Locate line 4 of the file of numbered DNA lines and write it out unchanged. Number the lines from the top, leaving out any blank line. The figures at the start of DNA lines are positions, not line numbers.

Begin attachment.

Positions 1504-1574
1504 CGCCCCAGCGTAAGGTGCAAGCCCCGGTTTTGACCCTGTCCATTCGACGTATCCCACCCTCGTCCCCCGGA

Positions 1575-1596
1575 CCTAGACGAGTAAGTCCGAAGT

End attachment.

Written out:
1575 CCTAGACGAGTAAGTCCGAAGT